OTPIC Officially Retired
As of December 2, 2005, the Online Training Program on Intractable Conflict (OTPIC) has been officially retired, and is no longer open to new registrations.
The successor to OTPIC is a course called Dealing Constructively with Intractable Conflicts (DCIC). The new curriculum is built around one of our major projects, Beyond Intractability, and offers a much more extensive and informative set of learning materials than that available through OTPIC.
International Online Training Program On Intractable Conflict
Conflict Research Consortium, University of Colorado, USA
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When two people, groups, or nation-states are dependent on each other for important needs, the cost of severe conflict is much higher than it is if they are not. (This is because conflict will cause the loss of whatever is provided by the other party.) For this reason, people, groups, or nations which are interdependent are much less able to risk a serious conflict which would completely sever cooperative relationships. In addition, interdependence tends to foster cooperative relationships, since it takes cooperation to get the parties' needs met. Development of interdependence is therefore a conflict-prevention strategy.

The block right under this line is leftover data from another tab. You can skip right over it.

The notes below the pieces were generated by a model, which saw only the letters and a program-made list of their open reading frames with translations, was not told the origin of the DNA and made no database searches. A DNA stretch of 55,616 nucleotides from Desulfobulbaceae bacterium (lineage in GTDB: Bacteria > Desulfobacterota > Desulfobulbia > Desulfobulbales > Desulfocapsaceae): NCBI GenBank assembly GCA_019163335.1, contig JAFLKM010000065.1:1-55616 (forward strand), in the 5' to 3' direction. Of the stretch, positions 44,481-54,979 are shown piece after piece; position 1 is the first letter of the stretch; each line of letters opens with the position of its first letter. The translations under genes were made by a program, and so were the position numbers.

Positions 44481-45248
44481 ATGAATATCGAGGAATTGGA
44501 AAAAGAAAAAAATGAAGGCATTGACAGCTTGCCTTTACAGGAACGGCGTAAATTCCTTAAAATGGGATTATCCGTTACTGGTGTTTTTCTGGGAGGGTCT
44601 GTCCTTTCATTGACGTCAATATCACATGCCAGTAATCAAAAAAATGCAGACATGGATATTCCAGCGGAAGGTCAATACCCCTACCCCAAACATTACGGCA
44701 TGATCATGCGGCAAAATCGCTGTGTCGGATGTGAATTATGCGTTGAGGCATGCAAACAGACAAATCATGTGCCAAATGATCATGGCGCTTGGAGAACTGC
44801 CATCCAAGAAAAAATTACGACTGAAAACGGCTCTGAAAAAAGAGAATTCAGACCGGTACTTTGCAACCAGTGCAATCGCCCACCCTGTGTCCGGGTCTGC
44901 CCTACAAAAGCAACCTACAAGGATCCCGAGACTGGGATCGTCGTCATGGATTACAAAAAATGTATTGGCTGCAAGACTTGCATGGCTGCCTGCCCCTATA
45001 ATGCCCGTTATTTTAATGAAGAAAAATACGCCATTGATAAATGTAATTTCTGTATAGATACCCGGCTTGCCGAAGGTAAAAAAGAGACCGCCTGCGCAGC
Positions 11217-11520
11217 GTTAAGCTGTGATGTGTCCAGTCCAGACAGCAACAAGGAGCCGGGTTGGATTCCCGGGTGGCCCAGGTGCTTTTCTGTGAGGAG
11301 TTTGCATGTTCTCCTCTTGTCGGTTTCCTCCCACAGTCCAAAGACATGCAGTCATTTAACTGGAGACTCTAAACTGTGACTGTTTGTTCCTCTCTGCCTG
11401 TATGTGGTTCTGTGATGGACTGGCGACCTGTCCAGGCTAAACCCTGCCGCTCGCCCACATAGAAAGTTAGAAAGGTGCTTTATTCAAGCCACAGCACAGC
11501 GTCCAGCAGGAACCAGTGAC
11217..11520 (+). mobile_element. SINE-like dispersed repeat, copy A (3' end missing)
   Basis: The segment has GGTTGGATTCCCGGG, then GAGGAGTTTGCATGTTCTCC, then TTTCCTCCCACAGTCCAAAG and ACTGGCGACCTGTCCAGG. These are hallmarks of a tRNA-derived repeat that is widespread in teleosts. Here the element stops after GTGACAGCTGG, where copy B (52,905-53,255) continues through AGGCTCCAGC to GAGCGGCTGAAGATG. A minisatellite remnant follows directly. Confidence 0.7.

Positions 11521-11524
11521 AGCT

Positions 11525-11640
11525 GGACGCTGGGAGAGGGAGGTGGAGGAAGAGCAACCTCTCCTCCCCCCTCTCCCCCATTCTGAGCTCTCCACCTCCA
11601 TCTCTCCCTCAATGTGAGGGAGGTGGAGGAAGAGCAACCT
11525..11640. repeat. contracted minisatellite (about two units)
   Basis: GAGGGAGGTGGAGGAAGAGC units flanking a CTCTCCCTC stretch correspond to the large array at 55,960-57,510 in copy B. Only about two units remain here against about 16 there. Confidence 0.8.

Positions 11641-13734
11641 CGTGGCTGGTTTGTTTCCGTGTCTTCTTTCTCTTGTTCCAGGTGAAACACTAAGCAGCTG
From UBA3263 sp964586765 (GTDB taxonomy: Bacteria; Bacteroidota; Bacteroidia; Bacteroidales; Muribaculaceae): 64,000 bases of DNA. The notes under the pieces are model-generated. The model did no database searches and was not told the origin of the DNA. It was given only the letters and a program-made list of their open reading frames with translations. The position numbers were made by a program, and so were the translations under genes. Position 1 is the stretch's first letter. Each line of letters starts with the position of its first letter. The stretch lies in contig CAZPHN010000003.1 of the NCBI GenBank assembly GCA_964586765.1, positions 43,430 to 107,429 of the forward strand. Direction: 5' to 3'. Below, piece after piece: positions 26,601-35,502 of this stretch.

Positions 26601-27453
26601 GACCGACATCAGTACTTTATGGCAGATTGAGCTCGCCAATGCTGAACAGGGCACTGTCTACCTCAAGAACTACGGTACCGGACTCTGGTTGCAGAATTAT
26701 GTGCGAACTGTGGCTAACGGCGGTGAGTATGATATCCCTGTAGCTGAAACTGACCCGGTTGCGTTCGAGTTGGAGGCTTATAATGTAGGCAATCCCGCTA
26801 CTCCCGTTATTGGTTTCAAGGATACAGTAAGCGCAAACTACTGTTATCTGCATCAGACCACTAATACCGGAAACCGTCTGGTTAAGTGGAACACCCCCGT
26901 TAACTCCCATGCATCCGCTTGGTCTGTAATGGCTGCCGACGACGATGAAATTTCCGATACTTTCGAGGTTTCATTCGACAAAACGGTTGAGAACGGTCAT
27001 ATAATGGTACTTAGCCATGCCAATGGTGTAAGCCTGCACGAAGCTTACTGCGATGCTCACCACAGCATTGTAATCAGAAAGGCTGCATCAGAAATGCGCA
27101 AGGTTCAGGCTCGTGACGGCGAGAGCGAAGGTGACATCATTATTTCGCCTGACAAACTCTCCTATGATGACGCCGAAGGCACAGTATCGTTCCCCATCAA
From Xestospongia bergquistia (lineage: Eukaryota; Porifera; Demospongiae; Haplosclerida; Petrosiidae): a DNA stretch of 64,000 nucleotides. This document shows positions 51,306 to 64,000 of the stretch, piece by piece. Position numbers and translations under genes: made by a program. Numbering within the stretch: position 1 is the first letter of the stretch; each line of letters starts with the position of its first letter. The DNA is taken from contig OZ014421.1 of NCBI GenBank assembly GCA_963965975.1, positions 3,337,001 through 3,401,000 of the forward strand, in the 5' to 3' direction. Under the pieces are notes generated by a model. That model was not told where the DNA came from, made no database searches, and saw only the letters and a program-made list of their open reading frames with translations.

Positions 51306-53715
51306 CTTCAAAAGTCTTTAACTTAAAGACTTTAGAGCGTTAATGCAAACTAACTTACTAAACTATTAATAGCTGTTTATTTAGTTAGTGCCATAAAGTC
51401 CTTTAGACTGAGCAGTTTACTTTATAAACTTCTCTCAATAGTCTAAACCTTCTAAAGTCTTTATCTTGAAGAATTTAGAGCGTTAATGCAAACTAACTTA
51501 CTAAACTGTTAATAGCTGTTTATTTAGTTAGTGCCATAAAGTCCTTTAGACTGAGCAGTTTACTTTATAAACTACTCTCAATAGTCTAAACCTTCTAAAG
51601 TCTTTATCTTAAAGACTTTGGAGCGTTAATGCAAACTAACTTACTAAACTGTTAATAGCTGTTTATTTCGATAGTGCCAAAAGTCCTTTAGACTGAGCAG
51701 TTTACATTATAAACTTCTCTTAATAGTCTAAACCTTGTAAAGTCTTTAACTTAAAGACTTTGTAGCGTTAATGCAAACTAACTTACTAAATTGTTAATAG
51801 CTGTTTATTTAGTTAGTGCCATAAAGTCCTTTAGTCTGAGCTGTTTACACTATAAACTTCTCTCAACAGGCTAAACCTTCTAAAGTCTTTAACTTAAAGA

Developing interdependence is also a de-escalating strategy, which encourages cooperation and peacebuilding to replace competition and conflict escalation. The development of trade relationships between hostile nations, for example, increases each nation's dependence on the other and reduces the likelihood of war. This was done between the U.S. and the Soviet Union during the Cold War, for example, as well as between the U.S. and China. In both cases the result has been a warming of relations--in the case of the Soviet Union, trade with the West was one of many factors that encouraged them to change their entire economic and political system.
Establish Personal Relationships
Establishment of Civil Society
Overly Competitive Approaches to a Conflict
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